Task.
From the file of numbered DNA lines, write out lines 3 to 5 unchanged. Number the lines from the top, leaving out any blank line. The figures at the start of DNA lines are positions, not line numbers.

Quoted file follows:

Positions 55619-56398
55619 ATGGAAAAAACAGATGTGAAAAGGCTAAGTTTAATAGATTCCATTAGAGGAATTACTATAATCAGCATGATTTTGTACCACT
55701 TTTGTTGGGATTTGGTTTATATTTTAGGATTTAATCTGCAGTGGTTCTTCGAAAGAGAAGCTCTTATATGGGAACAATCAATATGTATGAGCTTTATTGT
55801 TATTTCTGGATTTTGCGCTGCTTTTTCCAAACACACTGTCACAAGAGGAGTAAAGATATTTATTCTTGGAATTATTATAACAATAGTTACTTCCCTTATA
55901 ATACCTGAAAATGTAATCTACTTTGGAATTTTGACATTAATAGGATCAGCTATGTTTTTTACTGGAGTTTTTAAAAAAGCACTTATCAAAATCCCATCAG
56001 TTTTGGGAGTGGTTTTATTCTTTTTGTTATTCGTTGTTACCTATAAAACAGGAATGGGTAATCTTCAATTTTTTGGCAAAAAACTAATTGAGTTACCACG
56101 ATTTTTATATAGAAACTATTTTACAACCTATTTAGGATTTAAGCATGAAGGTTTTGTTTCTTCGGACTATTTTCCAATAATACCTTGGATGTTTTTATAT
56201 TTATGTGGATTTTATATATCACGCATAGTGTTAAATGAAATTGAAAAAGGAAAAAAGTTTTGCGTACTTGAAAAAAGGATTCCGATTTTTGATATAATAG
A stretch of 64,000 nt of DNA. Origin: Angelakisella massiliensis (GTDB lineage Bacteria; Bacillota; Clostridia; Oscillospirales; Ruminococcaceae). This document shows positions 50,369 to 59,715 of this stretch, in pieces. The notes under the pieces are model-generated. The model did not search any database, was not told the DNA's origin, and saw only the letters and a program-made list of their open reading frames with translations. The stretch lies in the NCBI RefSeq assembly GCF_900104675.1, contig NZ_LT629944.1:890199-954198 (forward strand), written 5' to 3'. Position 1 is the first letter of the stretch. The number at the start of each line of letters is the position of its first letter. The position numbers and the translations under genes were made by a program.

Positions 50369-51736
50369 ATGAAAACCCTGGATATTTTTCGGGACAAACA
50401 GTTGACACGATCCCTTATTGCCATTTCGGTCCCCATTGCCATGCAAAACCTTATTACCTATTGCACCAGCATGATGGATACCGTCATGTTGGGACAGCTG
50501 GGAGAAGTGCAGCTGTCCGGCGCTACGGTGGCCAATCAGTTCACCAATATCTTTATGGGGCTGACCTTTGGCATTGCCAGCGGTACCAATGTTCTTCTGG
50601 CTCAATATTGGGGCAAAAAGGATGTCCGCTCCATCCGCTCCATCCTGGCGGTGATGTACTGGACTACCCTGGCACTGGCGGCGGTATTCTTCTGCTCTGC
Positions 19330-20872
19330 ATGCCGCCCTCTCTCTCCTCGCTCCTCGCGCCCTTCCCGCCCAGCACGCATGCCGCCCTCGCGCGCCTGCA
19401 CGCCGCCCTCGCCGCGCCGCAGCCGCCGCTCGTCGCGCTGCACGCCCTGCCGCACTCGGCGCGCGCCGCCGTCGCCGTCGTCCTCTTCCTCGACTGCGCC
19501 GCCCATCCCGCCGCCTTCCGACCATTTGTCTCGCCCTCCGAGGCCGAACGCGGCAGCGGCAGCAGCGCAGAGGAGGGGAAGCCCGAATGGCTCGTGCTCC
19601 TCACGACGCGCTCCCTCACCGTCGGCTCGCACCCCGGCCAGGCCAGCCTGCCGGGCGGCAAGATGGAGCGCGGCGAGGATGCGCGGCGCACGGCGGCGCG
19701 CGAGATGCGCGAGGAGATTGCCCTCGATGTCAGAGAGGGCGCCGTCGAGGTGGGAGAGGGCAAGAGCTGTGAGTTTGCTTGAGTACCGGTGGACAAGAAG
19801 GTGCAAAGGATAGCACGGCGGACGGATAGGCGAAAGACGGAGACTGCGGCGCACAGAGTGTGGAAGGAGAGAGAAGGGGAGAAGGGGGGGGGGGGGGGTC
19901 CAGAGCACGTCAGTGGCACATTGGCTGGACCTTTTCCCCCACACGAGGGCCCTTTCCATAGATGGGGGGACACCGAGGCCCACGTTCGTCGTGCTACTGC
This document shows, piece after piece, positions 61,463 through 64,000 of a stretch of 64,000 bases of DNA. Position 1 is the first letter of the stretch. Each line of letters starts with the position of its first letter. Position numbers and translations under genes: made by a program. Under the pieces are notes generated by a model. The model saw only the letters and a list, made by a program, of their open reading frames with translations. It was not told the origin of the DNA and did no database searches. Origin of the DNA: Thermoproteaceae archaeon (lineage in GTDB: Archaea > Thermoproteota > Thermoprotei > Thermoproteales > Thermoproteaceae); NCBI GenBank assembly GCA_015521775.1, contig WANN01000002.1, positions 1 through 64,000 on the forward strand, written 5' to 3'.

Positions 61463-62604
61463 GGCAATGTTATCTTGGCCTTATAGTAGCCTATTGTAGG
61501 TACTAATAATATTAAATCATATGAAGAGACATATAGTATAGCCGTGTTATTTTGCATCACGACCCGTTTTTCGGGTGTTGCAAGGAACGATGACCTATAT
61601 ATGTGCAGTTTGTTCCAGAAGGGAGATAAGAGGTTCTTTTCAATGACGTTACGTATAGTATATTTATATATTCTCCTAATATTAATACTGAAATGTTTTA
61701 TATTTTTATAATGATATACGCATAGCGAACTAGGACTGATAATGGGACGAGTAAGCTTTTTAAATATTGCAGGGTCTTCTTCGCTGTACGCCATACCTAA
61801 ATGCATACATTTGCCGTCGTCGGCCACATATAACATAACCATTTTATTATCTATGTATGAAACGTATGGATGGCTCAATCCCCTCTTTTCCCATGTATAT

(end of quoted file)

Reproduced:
55701 TTTGTTGGGATTTGGTTTATATTTTAGGATTTAATCTGCAGTGGTTCTTCGAAAGAGAAGCTCTTATATGGGAACAATCAATATGTATGAGCTTTATTGT
55801 TATTTCTGGATTTTGCGCTGCTTTTTCCAAACACACTGTCACAAGAGGAGTAAAGATATTTATTCTTGGAATTATTATAACAATAGTTACTTCCCTTATA
55901 ATACCTGAAAATGTAATCTACTTTGGAATTTTGACATTAATAGGATCAGCTATGTTTTTTACTGGAGTTTTTAAAAAAGCACTTATCAAAATCCCATCAG